Discover more from Harding Project Substack
War Books: On Writing
Our partners over at West Point’s Modern War Institute published a “War Books” titled “On Writing.” MWI’s editor, John Amble, argues that:
It is a professional service—even a professional obligation—then, to write. Have an idea about the specific capabilities that will be required on the future battlefield? Put pen to paper. Have thoughts about the future of your branch? Share them. Want to engage with doctrinal concepts and explore how they should be implemented by your unit? Start typing.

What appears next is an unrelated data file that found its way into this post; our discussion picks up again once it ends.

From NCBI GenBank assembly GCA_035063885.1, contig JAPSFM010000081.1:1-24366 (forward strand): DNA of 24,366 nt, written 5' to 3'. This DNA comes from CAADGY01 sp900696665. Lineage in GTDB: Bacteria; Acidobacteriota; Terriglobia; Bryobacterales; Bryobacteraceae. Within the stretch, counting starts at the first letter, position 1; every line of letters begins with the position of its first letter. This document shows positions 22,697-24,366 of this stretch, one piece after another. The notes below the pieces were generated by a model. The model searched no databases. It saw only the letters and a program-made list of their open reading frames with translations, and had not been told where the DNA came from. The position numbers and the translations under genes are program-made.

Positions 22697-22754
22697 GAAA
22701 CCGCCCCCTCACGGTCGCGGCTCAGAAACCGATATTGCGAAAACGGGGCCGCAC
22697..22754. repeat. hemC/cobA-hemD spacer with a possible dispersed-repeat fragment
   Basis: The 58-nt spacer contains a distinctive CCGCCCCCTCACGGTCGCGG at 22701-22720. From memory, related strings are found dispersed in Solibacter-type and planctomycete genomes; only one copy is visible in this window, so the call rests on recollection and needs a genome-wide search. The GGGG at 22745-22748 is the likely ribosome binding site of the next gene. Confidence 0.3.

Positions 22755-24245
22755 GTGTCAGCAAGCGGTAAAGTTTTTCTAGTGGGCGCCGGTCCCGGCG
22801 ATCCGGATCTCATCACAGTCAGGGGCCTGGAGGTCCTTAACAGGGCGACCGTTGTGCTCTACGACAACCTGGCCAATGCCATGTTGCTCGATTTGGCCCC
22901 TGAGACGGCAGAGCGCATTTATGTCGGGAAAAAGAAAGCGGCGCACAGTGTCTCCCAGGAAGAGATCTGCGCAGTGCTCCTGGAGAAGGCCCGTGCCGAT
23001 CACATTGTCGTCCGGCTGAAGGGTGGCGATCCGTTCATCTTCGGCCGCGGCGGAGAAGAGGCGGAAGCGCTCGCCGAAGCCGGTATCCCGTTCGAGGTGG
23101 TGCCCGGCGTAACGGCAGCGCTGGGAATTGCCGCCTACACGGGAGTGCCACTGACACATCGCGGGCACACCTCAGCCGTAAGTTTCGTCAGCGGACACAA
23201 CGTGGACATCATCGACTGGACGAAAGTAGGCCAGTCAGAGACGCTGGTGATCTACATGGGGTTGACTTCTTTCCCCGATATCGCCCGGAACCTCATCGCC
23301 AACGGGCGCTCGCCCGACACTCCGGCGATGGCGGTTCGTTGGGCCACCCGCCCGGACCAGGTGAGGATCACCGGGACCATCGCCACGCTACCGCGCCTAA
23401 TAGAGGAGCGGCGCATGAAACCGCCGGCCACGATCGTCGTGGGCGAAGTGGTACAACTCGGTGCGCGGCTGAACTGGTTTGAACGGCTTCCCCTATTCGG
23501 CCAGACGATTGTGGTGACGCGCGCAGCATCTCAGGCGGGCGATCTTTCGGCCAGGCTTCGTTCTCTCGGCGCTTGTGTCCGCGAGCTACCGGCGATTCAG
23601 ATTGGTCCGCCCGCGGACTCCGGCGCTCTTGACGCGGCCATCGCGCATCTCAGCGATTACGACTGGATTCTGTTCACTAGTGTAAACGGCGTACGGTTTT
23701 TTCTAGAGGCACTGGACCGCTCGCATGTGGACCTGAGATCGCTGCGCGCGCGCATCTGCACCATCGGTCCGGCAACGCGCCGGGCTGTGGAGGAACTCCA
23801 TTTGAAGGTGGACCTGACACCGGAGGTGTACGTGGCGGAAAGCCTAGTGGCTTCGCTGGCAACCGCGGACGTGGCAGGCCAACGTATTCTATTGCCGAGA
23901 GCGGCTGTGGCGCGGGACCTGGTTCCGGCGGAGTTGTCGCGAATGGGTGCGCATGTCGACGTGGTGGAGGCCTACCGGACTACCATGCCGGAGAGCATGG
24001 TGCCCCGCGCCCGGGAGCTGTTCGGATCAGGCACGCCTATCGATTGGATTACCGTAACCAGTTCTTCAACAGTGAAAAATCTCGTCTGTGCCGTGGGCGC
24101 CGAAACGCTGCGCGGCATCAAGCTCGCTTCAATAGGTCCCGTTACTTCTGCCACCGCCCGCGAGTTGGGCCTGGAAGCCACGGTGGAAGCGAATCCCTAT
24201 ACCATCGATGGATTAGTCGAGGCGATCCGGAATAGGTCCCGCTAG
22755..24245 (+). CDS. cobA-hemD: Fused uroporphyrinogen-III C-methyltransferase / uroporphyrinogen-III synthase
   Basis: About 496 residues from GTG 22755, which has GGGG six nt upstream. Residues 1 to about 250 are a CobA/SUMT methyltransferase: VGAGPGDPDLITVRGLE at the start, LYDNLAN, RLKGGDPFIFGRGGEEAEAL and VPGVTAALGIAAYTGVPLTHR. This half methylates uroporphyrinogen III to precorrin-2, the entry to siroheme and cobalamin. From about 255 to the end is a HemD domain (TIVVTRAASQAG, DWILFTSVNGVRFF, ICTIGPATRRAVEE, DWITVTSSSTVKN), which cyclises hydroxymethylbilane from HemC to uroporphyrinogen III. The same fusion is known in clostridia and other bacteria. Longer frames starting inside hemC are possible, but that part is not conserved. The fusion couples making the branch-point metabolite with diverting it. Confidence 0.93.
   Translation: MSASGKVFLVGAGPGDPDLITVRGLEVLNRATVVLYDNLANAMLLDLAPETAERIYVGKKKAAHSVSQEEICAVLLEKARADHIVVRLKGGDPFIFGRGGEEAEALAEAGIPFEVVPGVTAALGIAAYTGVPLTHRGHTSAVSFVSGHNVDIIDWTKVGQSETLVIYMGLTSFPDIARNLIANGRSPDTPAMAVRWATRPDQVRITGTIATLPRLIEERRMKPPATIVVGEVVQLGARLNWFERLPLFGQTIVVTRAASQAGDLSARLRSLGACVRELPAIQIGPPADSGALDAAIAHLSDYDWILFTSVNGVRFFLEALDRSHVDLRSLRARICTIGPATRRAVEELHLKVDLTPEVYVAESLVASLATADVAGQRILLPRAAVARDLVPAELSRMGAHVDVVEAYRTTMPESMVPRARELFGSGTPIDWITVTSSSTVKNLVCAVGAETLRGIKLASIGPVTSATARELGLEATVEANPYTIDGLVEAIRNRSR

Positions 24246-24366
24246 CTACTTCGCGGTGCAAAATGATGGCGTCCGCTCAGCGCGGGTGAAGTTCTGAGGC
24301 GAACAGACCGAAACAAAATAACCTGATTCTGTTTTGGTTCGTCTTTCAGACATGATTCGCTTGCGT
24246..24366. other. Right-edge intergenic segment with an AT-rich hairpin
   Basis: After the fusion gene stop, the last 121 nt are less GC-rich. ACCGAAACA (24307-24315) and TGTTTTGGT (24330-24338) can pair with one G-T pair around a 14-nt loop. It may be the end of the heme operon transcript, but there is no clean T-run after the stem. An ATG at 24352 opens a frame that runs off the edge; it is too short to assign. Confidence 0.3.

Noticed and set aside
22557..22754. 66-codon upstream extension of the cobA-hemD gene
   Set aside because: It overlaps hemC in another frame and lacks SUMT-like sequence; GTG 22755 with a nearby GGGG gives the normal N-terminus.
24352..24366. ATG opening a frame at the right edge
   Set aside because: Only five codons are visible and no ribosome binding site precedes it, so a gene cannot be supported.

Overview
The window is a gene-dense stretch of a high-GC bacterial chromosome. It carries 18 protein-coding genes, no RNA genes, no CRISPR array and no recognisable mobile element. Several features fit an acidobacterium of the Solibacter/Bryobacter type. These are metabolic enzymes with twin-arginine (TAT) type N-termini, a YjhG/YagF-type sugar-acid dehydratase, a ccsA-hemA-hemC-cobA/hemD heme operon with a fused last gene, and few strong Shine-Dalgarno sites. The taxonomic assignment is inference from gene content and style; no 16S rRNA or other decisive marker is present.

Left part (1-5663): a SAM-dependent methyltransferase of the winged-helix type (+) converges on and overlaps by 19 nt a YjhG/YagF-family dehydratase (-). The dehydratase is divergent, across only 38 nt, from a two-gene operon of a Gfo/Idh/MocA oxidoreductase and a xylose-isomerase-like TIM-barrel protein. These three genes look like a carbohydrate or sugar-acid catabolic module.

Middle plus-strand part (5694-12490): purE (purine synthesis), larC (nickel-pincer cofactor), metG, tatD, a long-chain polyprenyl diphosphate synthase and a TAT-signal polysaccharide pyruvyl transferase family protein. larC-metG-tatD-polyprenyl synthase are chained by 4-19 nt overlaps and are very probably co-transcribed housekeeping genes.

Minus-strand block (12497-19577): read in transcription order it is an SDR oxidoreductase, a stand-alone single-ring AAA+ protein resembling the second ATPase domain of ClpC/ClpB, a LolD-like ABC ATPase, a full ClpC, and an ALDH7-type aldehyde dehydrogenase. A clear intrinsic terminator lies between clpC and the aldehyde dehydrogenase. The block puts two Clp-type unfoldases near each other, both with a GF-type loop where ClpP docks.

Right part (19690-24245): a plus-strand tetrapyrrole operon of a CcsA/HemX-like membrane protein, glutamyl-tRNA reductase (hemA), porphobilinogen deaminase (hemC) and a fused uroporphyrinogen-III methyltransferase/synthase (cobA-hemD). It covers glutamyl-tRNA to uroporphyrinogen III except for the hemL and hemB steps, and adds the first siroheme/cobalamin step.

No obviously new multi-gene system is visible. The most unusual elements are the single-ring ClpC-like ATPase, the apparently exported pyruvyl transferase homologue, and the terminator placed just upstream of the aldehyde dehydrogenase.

Of course, writing for publication is a new experience for many, one that can be intimidating. But it doesn’t have to be. Professional writing is a journey. The first steps don’t need to be perfect—they just need to be in the right direction. The following books and other resources will help you make sure that they are.
Click here to see the three books he recommends.
My favorite book on writing is Political Writing by Adam Garfinkle and David Brooks. While the title may turn off military readers, the book focuses on persuasive writing and speaking with valuable insights, reading assignments, and exercises for each chapter. Political Writing is a little pricey, so consider it alongside John’s recommendations.
What is your favorite book on writing? How do you use it?